Was she wearing a dress, a mini skirt, or any other ‘sexually provocative clothing?’ We hear these words often in courtrooms, outside of courtrooms, and in media. This is to decide whether the accused is guilty or not. Did the girl invite him? Was she giving hints? As bizarre as it sounds it is true even in 2022.
Society blames women for having provoked men to sexually harass them. Their ‘over-friendly’ manners and their ‘sexually provocative clothing’ are often blamed. The lawyers continuously interrogate the victims of sexual abuse and rape as to what they were wearing when the incident took place. There is a large section of people who believes that sexual violence victims are themselves responsible for whatever happened to them.
A report says that about 55 per cent of women partially blame rape victims for their assaults. Victims dancing, being overly friendly, or wearing sexually provocative attire are deemed to be the causes. This situation is dangerous because this victim shaming is the reason that survivors cannot come forward and report sexual crimes. After all, it is not safe to do so.
The Recent Kerala HC Judgement
Recently a judgment by Kerala High Court became the source of much controversy. On August 12, the Kozhikode Sessions Court ordered that the sexual harassment complaints would not stand if the woman was wearing a ‘sexually provocative dress.’ This created a massive social media outrage. The comments made by the Kozhikode District and Sessions Judge, Judge S Krishnakumar regarding ‘provocative clothing’ worn by women have brought into light the issue of women’s clothing yet again.
News channels have been flooding with controversial remarks made by Judge S Krishnakumar. The Sessions Court noted that the offence under Section 354A of the Indian Penal Code was not attracted when the victim had photographs wearing ‘sexually provocative’ dresses. Thus, the accused was granted bail.
The accused is a well-known Malayalam writer and prominent figure in Kerala. He was granted easy judgment based on his reputation. And it was ‘impossible’ for the court to believe the accusations. The victim reported that during a writing camp in 2020, Chandran forcefully took her to a lonely place, and asked her to lie on his lap. He then tried to outrage her modesty.
This accusation was met with disbelieving remarks. These claimed that the complainant was trying to ‘lower the reputation of the author’ in society. And that the law on the protection of sexual harassment was not applicable as she was wearing sexually provocative clothes. This highlights not just the backward thinking of our society, but also the underlying misogyny that still exists, even in urban areas.
AROUND THE WORLD
And this is not just in India where society judges women on their clothes, it’s a worldwide catastrophe. This has been ongoing for what seems like ages.
“She asked for it. The way she was dressed in the skirt one could see everything she had to offer. She was advertising it. We felt she was up to no good by the way she was dressed. She was dressed for a good time” jurors spoke these words, who then reached a unanimous verdict. Thus freeing a man of all the charges of kidnapping and sexual assault in a case in Florida in 1989. The jurors were referring to the allegedly provocative clothing the alleged victim wore at the time of the incident. Statements like these reflect the stereotypical belief that women invite rapes, sexual assaults, and sexual harassment by how they dress.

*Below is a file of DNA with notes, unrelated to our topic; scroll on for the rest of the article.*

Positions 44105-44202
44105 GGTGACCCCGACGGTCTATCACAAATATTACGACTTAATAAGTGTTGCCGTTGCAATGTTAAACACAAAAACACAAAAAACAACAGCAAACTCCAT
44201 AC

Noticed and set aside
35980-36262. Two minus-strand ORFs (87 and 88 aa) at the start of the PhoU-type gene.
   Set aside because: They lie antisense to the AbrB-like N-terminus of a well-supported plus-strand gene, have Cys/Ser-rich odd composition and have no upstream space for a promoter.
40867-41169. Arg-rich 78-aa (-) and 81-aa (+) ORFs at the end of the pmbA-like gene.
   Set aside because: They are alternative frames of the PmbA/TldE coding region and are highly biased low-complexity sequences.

In 2006, a court freed the rapist in Canada. Because, according to the judge, the 26-year-old woman, who was forced into intercourse in the woods, met the rapist under “inviting circumstances.”
A police officer in 2011 advised a group of female students in Toronto that “Women should avoid dressing like sluts in order not to be victimized.” The women who listened to him sparked a movement. Months after his comments went public, the students organized rallies by the name “Slutwalks.”
In another case in Jakarta, Indonesia a young woman got raped and murdered on public transportation. The Capital Governor Fauzi Bowo did not condone her killing or her rape. He said, “Imagine if someone sits on board a minivan wearing a miniskirt; you would get a bit turned on.” Yet again, the excuse of provocative clothing to defend the accused!
So what’s sexually provocative?
Above are just a few of the incidents where victims were blamed for their ‘provocative’ attire. But there are numerous incidents that go unreported. The victims often feel it’s not worth filing a report. They fear that society and the law will blame them. And they will have to relive the whole ordeal without getting justice.
It’s not about the demeanour, the dresses, or the over-friendly behaviour of the victim. If it would have been the case we wouldn’t have had repeated cases of infants or old victims being brutally raped. Were they wearing ‘provocative’ clothes too? It’s about the gender norms and patriarchal behaviour that have been excused over a long period. Clothes do not define one’s character. If a woman wears a mini skirt it’s not because she wants someone to grope her or touch her. Maybe, she feels confident in that dress. We, as a society, should show more responsibility in providing justice to sexual assault survivors rather than demeaning them and holding them responsible for something they did not do.
-SHOBHITA GULATI AND SAANVI KHATTER